Researchers from the University of North Carolina and Merck are identifying promising new leads in the search for agents that may be able to purge HIV from resting CD4 cells, a key requirement for any prospect of a cure for HIV infection.
The findings, reported by David Margolis and Nancie Archin in the September 15th edition of AIDS, show that a group of compounds called class 1 HDAC inhibitors show the most promise in activating previously latent HIV within resting CD4 cells. The findings may also explain why previous studies using another HDAC inhibitor, the antiepileptic valproic acid, showed only weak effect.
After integration into the host genome HIV can remain silent within a resting CD4 cell for many years, provided that it is not stimulated into replication by signals that hit the long terminal repeat portion of the virus’s genetic code. Once stimulation occurs, a complex chain of events occurs within the cell that leads to HIV replication.
Researchers interested in curing HIV believe that the only way to do it is by purging the body of all reservoirs of latent virus, since even very small quantities of latent virus would provide enough material for an eventual resurgence of viral load to pre-treatment levels if antiretroviral therapy is removed. The only way the reservoir could be purged, according to current thinking, is by activating latent virus while giving antiretroviral treatment in order to prevent further rounds of infection.
The general consensus among researchers is that large-scale activation of latent HIV would not lead to loss of viral control, because current therapies are highly efficient at suppressing viral load, and also because the size of the reservoir of infected cells is modest in comparison to the size of the virus population prior to treatment.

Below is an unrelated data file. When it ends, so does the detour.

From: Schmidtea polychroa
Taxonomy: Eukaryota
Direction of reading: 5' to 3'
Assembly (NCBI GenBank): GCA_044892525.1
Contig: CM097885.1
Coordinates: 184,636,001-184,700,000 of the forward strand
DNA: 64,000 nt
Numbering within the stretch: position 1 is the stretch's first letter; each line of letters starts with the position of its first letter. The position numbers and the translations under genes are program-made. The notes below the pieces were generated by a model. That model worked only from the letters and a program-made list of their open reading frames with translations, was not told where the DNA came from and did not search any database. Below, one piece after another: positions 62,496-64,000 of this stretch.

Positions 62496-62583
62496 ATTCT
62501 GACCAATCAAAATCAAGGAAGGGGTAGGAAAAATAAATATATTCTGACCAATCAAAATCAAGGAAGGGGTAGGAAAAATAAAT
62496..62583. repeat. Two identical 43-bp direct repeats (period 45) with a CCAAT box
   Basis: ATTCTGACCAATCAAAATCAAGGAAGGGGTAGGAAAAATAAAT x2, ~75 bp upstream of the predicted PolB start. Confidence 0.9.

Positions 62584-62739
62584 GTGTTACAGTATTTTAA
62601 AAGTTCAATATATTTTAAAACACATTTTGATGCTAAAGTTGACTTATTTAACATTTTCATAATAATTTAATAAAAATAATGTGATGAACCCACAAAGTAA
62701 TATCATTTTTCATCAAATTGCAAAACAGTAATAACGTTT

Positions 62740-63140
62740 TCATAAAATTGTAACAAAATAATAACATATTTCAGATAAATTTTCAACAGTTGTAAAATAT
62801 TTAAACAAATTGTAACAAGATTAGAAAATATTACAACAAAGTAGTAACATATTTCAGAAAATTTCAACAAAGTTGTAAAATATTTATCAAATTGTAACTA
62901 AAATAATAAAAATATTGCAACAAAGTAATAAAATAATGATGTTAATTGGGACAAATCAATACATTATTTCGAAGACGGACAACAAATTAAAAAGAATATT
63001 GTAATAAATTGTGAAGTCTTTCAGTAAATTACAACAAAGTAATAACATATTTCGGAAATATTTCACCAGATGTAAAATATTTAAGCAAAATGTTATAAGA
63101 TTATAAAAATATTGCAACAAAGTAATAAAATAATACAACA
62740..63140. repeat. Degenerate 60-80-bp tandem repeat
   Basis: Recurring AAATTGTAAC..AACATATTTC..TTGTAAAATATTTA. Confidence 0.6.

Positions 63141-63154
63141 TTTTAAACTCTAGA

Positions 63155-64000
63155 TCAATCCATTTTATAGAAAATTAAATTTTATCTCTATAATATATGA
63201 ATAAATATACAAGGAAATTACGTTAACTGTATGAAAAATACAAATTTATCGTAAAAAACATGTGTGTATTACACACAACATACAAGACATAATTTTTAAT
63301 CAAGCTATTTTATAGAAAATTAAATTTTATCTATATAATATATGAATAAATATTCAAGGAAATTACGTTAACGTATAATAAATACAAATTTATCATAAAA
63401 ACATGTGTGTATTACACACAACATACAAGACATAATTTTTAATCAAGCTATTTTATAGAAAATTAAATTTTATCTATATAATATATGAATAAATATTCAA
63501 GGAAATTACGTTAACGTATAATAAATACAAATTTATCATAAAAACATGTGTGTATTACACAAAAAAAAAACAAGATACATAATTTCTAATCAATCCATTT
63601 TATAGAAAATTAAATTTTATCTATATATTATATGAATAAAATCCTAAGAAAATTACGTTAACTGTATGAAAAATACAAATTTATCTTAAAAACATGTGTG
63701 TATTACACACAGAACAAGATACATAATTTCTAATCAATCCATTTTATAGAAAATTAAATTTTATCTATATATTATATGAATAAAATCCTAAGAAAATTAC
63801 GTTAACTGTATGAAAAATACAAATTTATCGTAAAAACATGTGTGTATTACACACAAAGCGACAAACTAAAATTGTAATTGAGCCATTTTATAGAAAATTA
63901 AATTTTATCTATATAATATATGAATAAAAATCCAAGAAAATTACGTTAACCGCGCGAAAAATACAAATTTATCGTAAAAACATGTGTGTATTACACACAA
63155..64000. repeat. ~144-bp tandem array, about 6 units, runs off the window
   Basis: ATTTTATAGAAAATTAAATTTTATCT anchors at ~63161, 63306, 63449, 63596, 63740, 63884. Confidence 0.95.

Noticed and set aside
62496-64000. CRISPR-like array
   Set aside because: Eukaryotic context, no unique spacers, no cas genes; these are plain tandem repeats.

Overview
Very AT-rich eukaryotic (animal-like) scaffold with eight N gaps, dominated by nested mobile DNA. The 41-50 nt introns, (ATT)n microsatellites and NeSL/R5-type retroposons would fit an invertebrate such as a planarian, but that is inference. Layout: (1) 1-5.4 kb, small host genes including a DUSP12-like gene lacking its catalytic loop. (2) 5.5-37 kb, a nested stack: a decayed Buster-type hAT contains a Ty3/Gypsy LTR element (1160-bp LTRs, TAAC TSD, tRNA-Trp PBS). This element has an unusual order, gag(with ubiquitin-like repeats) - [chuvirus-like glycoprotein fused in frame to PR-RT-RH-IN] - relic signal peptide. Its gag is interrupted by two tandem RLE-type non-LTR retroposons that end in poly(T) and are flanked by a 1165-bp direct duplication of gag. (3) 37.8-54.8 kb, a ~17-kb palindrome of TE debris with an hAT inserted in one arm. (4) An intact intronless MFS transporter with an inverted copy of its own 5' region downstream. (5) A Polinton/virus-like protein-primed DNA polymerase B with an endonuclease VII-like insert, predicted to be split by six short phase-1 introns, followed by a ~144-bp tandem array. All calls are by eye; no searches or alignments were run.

However, finding ways to purge the viral reservoir will not be easy. HDAC (histone deacetylase) inhibitors have been proposed as one means; they are expected to work by inhibiting the cellular mechanism – histone deacetylation - exploited by HIV to remain silent. Previous attempts using valproic acid have not been successful, leading some to argue that the approach is flawed.
In their experiments the University of North Carolina group took a variety of HDAC inhibitors and tested their ability to summon up HIV replication from resting CD4 cells gathered from people with undetectable viral load on antiretroviral treatment.
They found that not all HDAC inhibitors stimulated viral replication to the same extent, and in particular they determined that inhibitors which target the class 1 HDAC of types 1, 2 , 3 and which also targeted the class 2 HDAC type 6 may be particularly efficient.
The findings are likely to lead to new interest in identifying HDAC inhibitors targeting these specific HDACs, and in identifying the mechanisms involved in HDAC inhibition at each of the specific sites affected by the most promising compounds.
Part of this quest will focus on identifying compounds that interfere as little as possible with other cellular processes, in order to limit toxicity. Human studies of HDAC inhibitors in HIV infection may prove next to impossible if the toxicities are substantial or poorly understood, given the relatively well-tolerated antiretroviral regimens now available.
More specific HDAC inhibitors are already in use or in development as cancer therapies, and are also being investigated for use in Alzheimer’s disease, Huntington’s disease, psoriasis and fungal infections, and work in these areas is likely to benefit HIV research.
Archin NM et al. Expression of latent human immunodeficiency type 1 is induced by novel and selective histone deacetylase inhibitors. AIDS 23: 1799-1806, 2009.